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The eclectic XI who made history for Pakistan at the Oval

Profiles of the 11 who defeated tournament favourites India by the largest-ever recorded margin in an ICC event final.
Updated 21 Jun, 2017 09:49pm

A record-shattering, 180-run win over arch-rivals India means a lot more than just the 'champions' title for the Pakistani side.

In addition to completing the trio of International Cricket Council (ICC) event trophies for Pakistan, the win has given the world an eighty-over trailer of what can be expected in the future from the resurgent cricket team.

Today, we take a look at the eclectic eleven Pakistan sent in to The Oval against tournament favourites India to turn history and stats on their heads ─ the eleven who helped the national side to the largest-ever recorded margin of defeat in an ICC event final and made magic happen with their surreal performance on-field.

Azhar Ali

Azhar Ali runs to make his ground during the CT final. ─ AP/File
Azhar Ali runs to make his ground during the CT final. ─ AP/File

Hailing from the small Punjabi town of Kot Radha Kishan, Azhar Ali embraced cricket as a career at a young age, gradually progressing through the domestic circuit and ultimately being recognized as a reliable opening option by the departments he played for in First Class and List A games.

Thanks to Pakistan's shaky opening combination in Test matches at the turn of the decade, Ali, at the age of 25, was called in to represent his country in red ball contests ahead of an ODI debut the following year.

He has since matured into a compact opener for the side, recently becoming the first-ever day-night Test centurion, double centurion and triple centurion all thanks to his innings of 302 against West Indies in October 2016.

Now 32-years-old, Ali, as per his trade, opened for Pakistan throughout the Champions Trophy.

Known for his resilient and consistent record, Azhar did not disappoint: he started off with a 50 against India in the first game and carried his form through till the end — scoring back-to-back 50s in the last two games, which includes the important 59 in the final on Sunday.

Fakhar Zaman

Fakhar Zaman celebrates his century, going on to score 114 runs before being caught out on a Hardik Pandya ball.─Reuters/File
Fakhar Zaman celebrates his century, going on to score 114 runs before being caught out on a Hardik Pandya ball.─Reuters/File

Born in Mardan, Khyber Pakhtunkhwa, Fakhar moved to Karachi when he turned 16 to serve in the Pakistan Navy for six years before deciding to pursue his dream of playing for the national side in 2013.

Calling Fakhar one of the greatest finds of Pakistan's Champions Trophy campaign this year would be an understatement.

At 27 years of age — and having played just three T20Is for Pakistan in the past with an unimpressive average of 13 — Fakhar was considered nothing more than a wild card entry to Pakistan's squad.

Known by the nickname 'Fauji', Fakhar made good of the opportunity and scored a decent run-a-ball 31 in his first One Day outing for the Pakistan side in the crucial knockout game against South Africa.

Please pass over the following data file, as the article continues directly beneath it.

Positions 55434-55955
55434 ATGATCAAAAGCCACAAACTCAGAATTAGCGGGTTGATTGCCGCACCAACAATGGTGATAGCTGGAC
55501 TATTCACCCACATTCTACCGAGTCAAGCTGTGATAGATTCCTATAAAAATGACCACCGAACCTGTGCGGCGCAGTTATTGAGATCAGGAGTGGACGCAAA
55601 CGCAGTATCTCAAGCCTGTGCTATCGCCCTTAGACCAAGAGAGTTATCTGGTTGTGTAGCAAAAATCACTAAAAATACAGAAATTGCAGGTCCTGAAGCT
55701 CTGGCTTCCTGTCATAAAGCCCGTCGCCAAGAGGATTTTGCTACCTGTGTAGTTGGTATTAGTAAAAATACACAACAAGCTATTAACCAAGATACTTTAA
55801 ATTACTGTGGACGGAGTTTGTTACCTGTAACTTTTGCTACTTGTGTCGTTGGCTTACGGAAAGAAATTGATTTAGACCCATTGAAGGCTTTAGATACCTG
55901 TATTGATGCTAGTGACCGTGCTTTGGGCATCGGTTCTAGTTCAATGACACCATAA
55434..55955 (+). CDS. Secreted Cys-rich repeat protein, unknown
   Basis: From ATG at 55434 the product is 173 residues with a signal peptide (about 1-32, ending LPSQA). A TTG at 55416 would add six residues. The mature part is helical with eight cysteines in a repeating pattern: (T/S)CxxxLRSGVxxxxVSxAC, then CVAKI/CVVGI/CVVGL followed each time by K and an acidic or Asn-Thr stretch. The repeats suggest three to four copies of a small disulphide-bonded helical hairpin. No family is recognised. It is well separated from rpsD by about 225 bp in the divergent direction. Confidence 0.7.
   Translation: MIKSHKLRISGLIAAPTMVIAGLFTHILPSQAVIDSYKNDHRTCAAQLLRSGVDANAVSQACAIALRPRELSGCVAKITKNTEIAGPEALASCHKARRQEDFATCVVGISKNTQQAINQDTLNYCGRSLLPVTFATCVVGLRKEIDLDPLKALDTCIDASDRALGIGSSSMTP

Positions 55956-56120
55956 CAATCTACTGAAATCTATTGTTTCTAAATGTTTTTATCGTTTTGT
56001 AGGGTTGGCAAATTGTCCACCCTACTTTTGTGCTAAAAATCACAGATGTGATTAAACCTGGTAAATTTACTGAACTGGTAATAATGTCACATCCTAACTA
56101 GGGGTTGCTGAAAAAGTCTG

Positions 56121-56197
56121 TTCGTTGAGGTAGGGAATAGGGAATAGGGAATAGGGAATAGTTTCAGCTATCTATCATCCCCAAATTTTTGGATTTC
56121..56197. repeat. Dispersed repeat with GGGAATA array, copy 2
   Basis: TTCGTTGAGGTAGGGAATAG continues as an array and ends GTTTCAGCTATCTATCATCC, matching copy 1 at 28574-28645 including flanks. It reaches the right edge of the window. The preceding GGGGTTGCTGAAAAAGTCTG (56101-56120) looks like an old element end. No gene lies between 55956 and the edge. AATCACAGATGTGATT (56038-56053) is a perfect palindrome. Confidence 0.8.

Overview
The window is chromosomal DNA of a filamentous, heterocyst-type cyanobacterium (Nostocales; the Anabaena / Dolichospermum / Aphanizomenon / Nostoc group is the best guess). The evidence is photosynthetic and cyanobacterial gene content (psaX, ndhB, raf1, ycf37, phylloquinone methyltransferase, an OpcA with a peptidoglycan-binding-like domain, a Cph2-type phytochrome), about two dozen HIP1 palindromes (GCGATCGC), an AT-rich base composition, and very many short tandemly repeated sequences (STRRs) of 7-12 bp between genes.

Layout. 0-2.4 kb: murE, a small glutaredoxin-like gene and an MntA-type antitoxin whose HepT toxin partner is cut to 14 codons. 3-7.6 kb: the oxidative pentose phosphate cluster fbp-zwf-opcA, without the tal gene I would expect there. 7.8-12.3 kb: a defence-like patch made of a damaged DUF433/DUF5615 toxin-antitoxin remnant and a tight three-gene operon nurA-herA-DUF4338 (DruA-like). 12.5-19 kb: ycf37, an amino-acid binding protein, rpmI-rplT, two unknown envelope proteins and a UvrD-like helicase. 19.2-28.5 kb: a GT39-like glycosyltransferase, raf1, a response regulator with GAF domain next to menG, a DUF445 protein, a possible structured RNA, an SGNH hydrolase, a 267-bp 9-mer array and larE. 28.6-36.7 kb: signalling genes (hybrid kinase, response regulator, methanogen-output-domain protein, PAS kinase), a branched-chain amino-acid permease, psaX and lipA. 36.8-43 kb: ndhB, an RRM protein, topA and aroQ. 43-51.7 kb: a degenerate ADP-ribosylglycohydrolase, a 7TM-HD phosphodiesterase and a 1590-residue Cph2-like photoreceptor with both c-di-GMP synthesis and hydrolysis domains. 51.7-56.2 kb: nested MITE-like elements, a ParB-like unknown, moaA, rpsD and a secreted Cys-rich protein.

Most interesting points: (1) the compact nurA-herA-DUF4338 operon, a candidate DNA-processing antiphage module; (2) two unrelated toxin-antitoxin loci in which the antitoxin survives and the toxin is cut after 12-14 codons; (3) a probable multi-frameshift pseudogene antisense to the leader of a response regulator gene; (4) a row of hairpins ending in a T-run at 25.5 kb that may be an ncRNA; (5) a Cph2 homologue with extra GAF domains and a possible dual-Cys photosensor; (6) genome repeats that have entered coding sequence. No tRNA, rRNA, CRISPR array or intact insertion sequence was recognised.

Perhaps the most promising takeaway from Fakhar's Champions Trophy outing was the way he built upon his performances throughout the tournament.

Starting off with the 31 against South Africa, he went on to score back-to-back 50s against both England and Sri Lanka, before bringing a career-defining debut run to an end with a match-winning 114 against India in the final.

In Fakhar, Pakistan seems to have finally found a free-flowing opener to compliment Azhar's cautious style of play, making for a well-rounded opening pair to lead Pakistan's batting attack in the days to come.

Babar Azam

Babar Azam (L) and Mohammad Hafeez (R) celebrate victory against England as they leave the pitch. — AP/File
Babar Azam (L) and Mohammad Hafeez (R) celebrate victory against England as they leave the pitch. — AP/File

Lahori by birth, Babar Azam is known for his level-headed attitude at the crease. He evolved by performing from a young age, starting off his professional cricketing career by playing in the Under-15 World Championships in 2008 and slowly crawling his way up the order by representing Pakistan in the Under-19 World Cups of 2010 and 2012.

After making a name as a consistent top-scorer in age-restricted national events, Babar was called up to represent the green shirts in a home ODI series against Zimbabwe, allowing him to make his international debut on home ground amidst Pakistan's isolation as an international cricketing venue.

At 22 and heading into the Champions Trophy, Babar was already reckoned as someone who had the ability to stabilise Pakistan's shaky middle-order.

The high expectations accompanying him meant his '50-less' Champions Trophy run disappointed some fans and critics at home. However, Babar's top score during the tournament came in the crucial final, where he scored 46 before getting caught as a result of a miscued slog off Jadhav's delivery.

In spite of his poorer-than-expected performance in the tournament, Babar still averages over 50 in his 31 ODI appearances and has leapfrogged several spots to reach a career-best fifth place on the ICC's ODI Batsmen Rankings.

Owing to his relatively young age, Babar looks set to be a regular on the Pakistani side for at least the upcoming decade.

Shoaib Malik and Muhammad Hafeez

Shoaib Malik up to bat. ─ AFP/File